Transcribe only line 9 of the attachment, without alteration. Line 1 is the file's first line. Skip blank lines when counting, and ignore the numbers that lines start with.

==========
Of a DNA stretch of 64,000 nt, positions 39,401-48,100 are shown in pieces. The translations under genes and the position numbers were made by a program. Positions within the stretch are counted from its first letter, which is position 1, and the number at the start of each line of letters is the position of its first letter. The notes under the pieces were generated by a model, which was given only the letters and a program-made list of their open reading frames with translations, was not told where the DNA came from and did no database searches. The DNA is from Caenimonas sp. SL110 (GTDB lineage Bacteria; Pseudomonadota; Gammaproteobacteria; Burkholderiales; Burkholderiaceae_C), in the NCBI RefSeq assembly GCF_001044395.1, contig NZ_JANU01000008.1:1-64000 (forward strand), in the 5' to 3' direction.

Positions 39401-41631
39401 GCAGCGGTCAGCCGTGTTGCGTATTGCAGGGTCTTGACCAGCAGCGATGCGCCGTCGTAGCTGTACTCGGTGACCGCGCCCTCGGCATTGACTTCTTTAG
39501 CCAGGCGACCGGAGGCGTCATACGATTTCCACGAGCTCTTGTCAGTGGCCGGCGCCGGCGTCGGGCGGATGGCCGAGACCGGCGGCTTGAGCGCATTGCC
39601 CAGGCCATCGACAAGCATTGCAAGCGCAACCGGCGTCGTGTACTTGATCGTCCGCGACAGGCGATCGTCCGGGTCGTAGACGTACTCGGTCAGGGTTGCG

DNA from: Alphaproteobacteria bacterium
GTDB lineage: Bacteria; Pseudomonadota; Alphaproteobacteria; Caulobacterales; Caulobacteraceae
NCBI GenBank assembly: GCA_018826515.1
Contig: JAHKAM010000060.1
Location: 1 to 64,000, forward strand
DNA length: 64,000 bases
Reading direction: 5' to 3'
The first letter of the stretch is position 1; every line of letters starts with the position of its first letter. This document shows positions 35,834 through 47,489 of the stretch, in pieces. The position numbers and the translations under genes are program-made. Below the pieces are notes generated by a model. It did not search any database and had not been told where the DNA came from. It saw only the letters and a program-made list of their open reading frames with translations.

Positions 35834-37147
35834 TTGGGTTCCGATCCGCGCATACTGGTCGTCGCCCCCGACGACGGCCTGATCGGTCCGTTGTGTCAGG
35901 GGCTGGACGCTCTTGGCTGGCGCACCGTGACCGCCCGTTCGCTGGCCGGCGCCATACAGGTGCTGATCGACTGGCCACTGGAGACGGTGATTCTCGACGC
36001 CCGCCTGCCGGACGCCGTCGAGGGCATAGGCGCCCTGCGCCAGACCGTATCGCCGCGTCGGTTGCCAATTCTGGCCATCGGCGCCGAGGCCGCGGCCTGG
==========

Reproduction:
Contig: JAHKAM010000060.1